Toronto's average temperature was 1.5°C warmer than normal in 2018

"According to our calculations, the Gulf of Mexico region had it's third warmest year on-record this year", said Deke Arndt, chief of the monitoring section of NOAA's National Centers for Environmental Information.

NASA declared Wednesday that 2018 was the fourth-hottest year in 139 years of records as average global temperatures rose alongside surging fossil fuel emissions.

The last five years have been the hottest on record.

This is also seen as a critical threshold for climate change, as it represents the lower bound of the average temperature rise.

NOAA notes that weather dynamics affect regional temperatures, so not every region experienced the same amount of warming. But in the long-term, the two agencies strongly agree on the pace and trajectory of global warming. In addition, mass loss from the Greenland and Antarctic ice sheets continued to contribute to sea level rise.

"2018 is yet again an extremely warm year on top of a long-term global warming trend", according to NASA's Gavin Schmidt, the director of the agency's Goddard Institute of Space Studies.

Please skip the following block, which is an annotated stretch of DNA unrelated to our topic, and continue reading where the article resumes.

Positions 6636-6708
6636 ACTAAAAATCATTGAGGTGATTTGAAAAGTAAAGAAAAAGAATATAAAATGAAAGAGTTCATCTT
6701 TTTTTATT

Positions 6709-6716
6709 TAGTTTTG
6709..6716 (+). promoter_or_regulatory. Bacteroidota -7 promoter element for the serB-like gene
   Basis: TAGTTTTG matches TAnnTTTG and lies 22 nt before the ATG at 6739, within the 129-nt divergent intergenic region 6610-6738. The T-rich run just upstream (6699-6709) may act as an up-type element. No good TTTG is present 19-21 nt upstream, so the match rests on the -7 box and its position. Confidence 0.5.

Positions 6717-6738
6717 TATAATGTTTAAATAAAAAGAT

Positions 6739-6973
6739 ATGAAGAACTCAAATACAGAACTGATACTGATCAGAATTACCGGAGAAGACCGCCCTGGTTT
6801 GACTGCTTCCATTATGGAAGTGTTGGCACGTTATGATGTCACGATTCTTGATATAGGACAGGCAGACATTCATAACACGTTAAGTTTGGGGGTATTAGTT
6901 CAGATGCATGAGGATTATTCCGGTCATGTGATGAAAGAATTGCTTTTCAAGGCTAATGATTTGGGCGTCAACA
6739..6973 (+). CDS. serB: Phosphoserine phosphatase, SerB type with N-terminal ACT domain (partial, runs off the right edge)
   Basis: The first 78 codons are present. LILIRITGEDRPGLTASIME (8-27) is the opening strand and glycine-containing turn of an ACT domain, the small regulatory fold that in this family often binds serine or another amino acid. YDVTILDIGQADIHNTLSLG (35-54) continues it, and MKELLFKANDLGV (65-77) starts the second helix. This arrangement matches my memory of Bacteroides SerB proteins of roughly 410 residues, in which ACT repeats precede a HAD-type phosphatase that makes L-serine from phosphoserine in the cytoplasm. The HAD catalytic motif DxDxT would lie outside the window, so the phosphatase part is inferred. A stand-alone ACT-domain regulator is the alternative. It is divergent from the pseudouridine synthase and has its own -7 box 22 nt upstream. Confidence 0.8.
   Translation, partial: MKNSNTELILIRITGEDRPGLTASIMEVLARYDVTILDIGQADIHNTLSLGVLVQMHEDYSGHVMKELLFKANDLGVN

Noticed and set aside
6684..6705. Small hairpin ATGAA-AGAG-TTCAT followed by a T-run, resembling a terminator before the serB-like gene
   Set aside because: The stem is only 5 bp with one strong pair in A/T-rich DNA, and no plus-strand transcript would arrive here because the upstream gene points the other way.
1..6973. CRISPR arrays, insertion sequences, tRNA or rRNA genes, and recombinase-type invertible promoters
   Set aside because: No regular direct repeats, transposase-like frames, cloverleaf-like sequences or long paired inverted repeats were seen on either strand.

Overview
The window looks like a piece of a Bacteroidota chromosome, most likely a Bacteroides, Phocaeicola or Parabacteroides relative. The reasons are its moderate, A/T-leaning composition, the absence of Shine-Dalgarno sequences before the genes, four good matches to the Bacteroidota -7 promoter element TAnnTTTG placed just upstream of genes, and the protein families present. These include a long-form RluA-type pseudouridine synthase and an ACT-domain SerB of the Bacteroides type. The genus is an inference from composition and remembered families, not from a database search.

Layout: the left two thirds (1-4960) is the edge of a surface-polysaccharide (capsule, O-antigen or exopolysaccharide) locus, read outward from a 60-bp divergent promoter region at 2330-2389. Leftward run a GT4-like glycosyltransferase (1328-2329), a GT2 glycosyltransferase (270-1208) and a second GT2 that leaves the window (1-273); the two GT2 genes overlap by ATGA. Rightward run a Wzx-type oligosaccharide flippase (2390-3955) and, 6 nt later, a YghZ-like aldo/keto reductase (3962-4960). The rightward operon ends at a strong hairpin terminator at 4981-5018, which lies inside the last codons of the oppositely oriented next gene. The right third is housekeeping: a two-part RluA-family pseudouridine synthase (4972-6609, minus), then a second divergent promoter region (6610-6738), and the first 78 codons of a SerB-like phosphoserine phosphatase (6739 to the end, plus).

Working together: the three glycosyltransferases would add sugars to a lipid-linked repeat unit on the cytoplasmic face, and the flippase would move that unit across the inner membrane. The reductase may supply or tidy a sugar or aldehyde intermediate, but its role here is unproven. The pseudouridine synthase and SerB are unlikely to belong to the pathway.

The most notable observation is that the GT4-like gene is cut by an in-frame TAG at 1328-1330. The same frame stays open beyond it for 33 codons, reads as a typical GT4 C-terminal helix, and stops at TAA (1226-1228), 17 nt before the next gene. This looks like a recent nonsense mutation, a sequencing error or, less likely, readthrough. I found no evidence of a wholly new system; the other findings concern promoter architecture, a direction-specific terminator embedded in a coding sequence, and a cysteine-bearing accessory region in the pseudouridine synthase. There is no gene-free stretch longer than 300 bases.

A 2018 NOAA map shows where average temperatures were higher than usual. The Bureau of Meteorology said there has been an increase in fire weather and the length of the fire season.

And, much of the US was warmer than usual, especially west of the Rocky Mountains. Noting "with concern" this data, which was first released in November 2018, Guterres said it confirms "the urgency of addressing climate action", and echoes the science presented by the Intergovernmental Panel on Climate Change (IPCC) in its October 2018 special report on the impacts of a global warming of 1.5°C.

NASA clarified that it gathers its measurements from "6,300 weather stations, ship- and buoy-based observations of sea surface temperatures, and temperature measurements from Antarctic research stations". "This is the reality we need to face up to", Taalas said. It appears highly likely, at least from today's perspective, that the line will be crossed, despite the fact that 190 nations have signed the Paris climate agreement. These calculations produce the global average temperature deviations from the baseline period of 1951 to 1980.

The 2018 global temperature reports were originally scheduled for release in mid-January, but they were delayed because the 35-day partial government shutdown prevented government scientists from finalizing their calculations.

Those major disasters, plus other smaller-scale disasters, made 2018 the fourth-most costly year on-record.

Despite global efforts, planet-warming emissions are trending upward.

Vanessa Coleman